What about the hundreds of other animal related resources. Animals are used for clothes, furniture, fertilizer, glue, etc.. etc..., What are people gunna do when we start being told that we cant wear clothes that we want to or any of the other things related to animals who produce greenhouse emissions.

This is clearly a case of the few controlling the desire of the many. Let the people decide the rules that govern themselves, quit letting the lawsuits run this country and this world, the vocal few need to start being ignored instead of listened too.




By JustTom on 9/13/2008 6:12:46 PM , Rating: 2
People are already told not to wear fur and leather. In fact if you try in certain places people toss paint on ya. A lovely little act of kindness towards the planet.


Cultural difference?
By ttowntom on 9/9/2008 11:39:15 PM , Rating: 2
From the source article link,
quote:
However, he admitted that in Western society, t-shirt rewearing was only realistic under certain circumstances
So then are Eastern societies supposed to be more tolerant of body odor?




RE: Cultural difference?
By mindless1 on 9/10/2008 6:30:21 PM , Rating: 2
Many are more tolerant of it already.


What to attack?
By ghost101 on 9/14/2008 6:47:28 PM , Rating: 2
Who cares about some ridiculous comments? I bet there are thousands of ideas about how to reduce greenhouse gases. Doesnt mean all of them are wrong or even that the underlying science is wrong. That is ultimately what Michael attempts to do.

http://www.bbc.co.uk/iplayer/episode/b00dm7d5/b00d...

Answers most basic questions and addresses the history of the debate. Also explains recent shift in US policy.




RE: What to attack?
By ghost101 on 9/14/2008 6:56:19 PM , Rating: 2
Also like to say that I'm glad the BBC came with a documentary which at least goes some way of redeeming the damage to the UK media over the terrible second rate Channel 4 documentary "The Great Global Warming Swindle" which has been torn to bits.


Last time I checked...
By DanoruX on 9/9/2008 3:53:39 PM , Rating: 3
... humans were on top of the food chain. We can eat, breed, and slaughter animals as we damn well please. I'm not giving up most dishes I eat just to please some anti-progress political group.




Yes...
By wwwebsurfer on 9/9/2008 1:33:26 PM , Rating: 2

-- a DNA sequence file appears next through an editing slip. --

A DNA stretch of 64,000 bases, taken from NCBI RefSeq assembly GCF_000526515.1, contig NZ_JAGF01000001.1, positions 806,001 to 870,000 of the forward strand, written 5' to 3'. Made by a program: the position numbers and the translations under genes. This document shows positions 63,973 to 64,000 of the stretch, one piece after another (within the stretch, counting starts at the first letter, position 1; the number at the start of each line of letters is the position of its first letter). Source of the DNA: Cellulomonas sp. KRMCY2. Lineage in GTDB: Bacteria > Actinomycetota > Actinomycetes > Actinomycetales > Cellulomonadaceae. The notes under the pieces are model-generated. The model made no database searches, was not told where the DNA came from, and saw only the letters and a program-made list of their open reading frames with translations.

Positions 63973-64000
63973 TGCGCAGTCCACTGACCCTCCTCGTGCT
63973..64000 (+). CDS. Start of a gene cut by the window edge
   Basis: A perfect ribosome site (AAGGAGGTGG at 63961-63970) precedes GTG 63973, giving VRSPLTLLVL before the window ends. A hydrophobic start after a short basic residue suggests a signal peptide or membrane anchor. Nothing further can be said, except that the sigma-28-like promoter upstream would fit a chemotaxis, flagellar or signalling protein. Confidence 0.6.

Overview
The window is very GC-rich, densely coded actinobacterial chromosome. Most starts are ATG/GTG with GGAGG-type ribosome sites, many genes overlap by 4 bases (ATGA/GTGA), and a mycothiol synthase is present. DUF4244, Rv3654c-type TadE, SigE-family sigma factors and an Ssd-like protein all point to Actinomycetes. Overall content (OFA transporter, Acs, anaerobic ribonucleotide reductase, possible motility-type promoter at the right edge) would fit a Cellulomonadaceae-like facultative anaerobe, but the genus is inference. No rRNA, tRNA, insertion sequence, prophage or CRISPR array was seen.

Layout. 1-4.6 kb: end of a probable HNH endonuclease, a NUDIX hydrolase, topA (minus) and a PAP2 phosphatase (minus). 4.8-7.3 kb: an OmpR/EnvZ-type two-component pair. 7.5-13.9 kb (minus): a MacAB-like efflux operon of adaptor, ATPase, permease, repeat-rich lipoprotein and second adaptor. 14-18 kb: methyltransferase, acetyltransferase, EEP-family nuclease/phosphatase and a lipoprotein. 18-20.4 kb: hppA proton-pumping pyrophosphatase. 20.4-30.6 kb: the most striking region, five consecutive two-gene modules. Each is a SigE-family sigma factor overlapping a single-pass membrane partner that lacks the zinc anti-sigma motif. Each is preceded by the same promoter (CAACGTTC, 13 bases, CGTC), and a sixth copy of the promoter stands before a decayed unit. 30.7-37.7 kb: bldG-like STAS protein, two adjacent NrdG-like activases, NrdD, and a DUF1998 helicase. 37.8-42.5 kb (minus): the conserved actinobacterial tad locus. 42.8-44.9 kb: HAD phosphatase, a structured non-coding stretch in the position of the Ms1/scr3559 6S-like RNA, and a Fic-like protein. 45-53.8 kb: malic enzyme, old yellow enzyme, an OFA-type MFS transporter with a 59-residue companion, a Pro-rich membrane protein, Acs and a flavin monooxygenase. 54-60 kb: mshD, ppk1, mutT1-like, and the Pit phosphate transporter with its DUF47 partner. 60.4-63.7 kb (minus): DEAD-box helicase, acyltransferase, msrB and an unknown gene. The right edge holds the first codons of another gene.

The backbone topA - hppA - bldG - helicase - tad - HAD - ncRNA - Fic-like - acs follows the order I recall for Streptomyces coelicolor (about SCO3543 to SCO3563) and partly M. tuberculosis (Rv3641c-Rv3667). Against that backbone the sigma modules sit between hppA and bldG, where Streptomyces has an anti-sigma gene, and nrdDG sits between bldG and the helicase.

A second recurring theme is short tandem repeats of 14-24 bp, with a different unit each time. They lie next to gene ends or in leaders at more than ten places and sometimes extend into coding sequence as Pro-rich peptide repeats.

Yes, let's all live in huts and only eat rice for the rest of our lives because someone thinks the earth will flood in the coming weeks.

Imagine how mad these people are going to be when they forgo modern technology (TV, cell, MEAT for crying out loud) and die in a fiery nuclear explosion because their organization does a PISS POOR JOB ON REAL PROBLEMS.




I read this quote and chuckled
By vbNetGuy on 9/9/2008 2:02:00 PM , Rating: 2
quote:
The climate change angle could be quite persuasive.


Is this what our world is coming down to now, everything that happens is going to be blamed on "Climate Change" or "Global Warming" even though it has yet to be proven?

When I read this I thought:
I'm not earning enough income, must be climate change.
A lot of my friends are having relationship trouble, must be climate change.
My car didn't start this morning, must be climate change.

Climate change is THE cause to ALL of our problems!




Please excuse me...
By maverick85wd on 9/9/2008 6:25:29 PM , Rating: 2
while I go barbecue my steak ;-)




Educate Yourself
By Blonden on 9/9/2008 8:04:15 PM , Rating: 2
I read your uneducated reactions. You heard the truth here first. So many actions are done mindlessly. Why don't you check it out, or are you too busy stuffing yourself to THINK?




oh the bright side
By omnicronx on 9/11/2008 8:49:16 AM , Rating: 2
McDonald's does not have to worry as cardboard is not a meat product.




wow
By BAFrayd on 9/11/2008 9:27:40 PM , Rating: 2
I think I saw that guy climbing out of an alley downtown today. I didn't realize that the UN has such low standards.
I guess that explains a lot.




By Gary Right On on 9/13/2008 2:29:16 AM , Rating: 2
Looks like we are not driving engough?

The UN Food and Agricultural Organization estimates 18% of human-generated greenhouse gas emissions come from meat production. By contrast, only 13% of emissions come from transport.




Grass fed beef
By paul1149 on 9/14/2008 7:49:58 PM , Rating: 2
I have two comments. First, the problem with meat production seems to be modern agriculture's reliance on grains rather than nature's way, grasses, for feedstock. The high-powered grains ferment in the stomachs of the animals and create loads of methane, whereas grass takes its sweet time to yield its nutrients in a way more amenable to the animals' God-given metabolism.

Second, is it possible that this Indian economist's worldview, and science, is being driven by his Hindu culture?




By LiveVegan on 10/8/2008 5:37:18 AM , Rating: 2
Parts of the following are taken and slightly changed for an Australian specific article about sheep and cattle emissions and the great contribution to climate change.

The real climate change culprit is methane gas from cows and sheep.

"Enteric fermentation" is what goes on in the digestive systems of ruminants, like cattle and sheep. It produces methane, the world's largest but also most under-appreciated contribution to climate change over the next few decades.

The second-largest current contribution is coal.